“The children are the future audience of this festival”, says Martin Mhando, a Tanzanian filmmaker and ZIFF’s CEO. Witnessing incisive vision during question-and-answer sessions after screenings for different schools at the House of Wonders (the island’s ceremonial palace which dates back to the 1880s), it seemed that students as young as eight or nine carried the genes of cinematographers, directors and sound engineers in their dreams. While Swahili films had reached their largest ever numbers in the programme this year, with one, From a Whisper, winning one of the event’s coveted awards, the East African Talent Award, the region still lingers far behind other parts of Africa in its yearly film output. The same goes for training opportunities, infrastructure and distribution channels.
The four corners of africa
In the effort to keep African film alive, Cinétoile – a project launched at FESPACO 2009 in Burkina Faso and which met for the second time at ZIFF – is tackling the conundrum of African films being distributed mainly outside Africa. Financed by the EU and Africalia, Cinétoile has a mandate of determining “how to better distribute African cinema in Africa”, according to Aurélien Bodinaux, a director of the programme. The Belgian-based organisation, in conjunction with eight different film agencies around Africa, will create mobile cinema units to take the films – dubbed into the main languages of each country – to rural sites and screen the five selected African films for free.? (Read more here about Cinétoile)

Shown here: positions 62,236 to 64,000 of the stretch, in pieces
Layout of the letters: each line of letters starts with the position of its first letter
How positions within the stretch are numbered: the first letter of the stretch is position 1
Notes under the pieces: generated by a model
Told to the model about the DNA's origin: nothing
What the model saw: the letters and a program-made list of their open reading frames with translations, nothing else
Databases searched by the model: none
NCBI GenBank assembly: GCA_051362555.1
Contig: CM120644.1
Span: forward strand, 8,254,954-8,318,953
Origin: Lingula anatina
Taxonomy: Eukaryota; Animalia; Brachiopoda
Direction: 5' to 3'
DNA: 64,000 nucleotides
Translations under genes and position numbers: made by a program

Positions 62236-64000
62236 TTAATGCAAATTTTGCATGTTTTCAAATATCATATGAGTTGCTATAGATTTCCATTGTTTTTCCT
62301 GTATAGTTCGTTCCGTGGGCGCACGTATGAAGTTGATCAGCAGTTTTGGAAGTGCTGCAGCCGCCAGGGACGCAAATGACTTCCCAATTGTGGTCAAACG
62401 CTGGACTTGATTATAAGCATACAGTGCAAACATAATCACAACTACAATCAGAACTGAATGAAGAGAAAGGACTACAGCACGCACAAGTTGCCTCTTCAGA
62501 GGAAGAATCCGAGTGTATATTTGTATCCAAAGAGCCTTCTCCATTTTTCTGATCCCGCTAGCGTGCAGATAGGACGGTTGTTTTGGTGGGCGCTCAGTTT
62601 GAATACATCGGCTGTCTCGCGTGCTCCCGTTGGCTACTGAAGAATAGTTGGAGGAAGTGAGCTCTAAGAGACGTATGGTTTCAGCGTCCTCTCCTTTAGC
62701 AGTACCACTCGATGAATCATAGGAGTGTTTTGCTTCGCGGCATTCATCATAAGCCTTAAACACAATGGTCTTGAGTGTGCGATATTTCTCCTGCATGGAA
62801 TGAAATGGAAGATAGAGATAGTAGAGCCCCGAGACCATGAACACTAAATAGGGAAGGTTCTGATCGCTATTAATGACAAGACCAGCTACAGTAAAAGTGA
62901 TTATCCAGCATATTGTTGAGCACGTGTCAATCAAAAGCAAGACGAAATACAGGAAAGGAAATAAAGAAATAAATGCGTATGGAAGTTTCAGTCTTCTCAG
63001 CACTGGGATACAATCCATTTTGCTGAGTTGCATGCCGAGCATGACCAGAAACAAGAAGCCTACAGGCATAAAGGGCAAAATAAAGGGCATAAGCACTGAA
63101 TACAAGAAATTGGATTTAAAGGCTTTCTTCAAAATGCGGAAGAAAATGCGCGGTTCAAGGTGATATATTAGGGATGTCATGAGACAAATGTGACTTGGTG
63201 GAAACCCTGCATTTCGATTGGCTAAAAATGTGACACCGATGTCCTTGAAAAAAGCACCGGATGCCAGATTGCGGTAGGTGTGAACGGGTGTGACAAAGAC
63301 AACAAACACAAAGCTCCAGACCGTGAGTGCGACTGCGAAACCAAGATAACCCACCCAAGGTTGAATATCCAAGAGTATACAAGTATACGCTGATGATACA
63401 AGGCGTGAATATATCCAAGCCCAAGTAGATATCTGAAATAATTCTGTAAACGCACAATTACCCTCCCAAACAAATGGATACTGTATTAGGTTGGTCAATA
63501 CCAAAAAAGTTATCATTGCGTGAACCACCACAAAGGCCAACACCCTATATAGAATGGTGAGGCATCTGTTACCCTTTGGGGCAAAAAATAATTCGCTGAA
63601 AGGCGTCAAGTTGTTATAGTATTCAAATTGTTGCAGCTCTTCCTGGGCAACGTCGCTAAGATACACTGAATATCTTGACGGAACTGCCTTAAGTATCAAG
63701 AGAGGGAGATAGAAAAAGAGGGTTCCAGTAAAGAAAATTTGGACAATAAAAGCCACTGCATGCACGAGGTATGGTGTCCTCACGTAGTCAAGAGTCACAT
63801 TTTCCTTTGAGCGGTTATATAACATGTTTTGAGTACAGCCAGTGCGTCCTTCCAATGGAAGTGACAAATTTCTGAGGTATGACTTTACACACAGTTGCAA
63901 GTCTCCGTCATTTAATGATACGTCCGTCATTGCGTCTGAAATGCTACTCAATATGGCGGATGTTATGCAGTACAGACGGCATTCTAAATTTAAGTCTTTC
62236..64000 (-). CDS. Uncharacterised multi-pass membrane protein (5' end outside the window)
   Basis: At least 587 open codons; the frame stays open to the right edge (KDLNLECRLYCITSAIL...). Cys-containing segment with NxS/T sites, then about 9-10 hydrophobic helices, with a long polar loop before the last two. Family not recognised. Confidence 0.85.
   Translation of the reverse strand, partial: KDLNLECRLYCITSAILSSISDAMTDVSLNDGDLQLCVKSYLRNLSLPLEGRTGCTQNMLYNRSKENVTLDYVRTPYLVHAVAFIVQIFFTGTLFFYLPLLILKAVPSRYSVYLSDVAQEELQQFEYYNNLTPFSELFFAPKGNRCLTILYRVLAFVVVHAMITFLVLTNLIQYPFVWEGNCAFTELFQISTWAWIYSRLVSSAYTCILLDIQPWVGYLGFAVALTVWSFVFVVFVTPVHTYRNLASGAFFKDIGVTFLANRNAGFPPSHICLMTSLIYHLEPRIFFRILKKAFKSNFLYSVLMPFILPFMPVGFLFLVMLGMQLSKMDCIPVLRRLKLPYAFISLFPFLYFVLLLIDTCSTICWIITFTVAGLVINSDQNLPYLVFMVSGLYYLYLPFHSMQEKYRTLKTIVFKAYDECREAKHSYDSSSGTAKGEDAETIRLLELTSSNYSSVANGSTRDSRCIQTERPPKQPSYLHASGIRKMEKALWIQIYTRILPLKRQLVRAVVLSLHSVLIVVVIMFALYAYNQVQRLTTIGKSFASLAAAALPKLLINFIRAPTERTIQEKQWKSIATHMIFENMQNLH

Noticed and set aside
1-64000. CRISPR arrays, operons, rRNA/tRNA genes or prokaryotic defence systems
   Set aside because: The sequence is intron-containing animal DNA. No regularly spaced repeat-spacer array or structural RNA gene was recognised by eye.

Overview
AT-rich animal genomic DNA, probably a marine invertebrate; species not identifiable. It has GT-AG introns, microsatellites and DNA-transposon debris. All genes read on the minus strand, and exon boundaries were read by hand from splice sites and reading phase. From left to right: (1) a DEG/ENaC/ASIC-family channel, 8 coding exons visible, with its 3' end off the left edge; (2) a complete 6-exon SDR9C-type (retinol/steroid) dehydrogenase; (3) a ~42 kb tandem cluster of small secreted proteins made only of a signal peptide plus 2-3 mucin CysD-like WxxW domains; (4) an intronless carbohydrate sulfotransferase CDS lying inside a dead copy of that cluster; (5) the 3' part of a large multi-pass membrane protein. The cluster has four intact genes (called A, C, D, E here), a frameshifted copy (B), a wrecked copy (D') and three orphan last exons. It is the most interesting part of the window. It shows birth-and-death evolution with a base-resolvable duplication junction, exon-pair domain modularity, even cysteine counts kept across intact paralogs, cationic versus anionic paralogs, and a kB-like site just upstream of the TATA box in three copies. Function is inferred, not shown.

ZIFF was selected as the local Tanzanian partner and plans to show the films in all corners of Zanzibar, Pemba and the mainland. Cinétoile, in the words of Martin Mhando, aims to bring back Sembène Ousmane’s concept of ‘film as an evening school’. Cinétoile promises to promote local languages and pan-African synchrony of screenings.
At previous ZIFF festivals, films were screened in foreign languages with English subtitles to an audience whose first language is Swahili and amongst whom, especially the older generations, many do not have the literacy or habit required to keep up with the story through subtitles.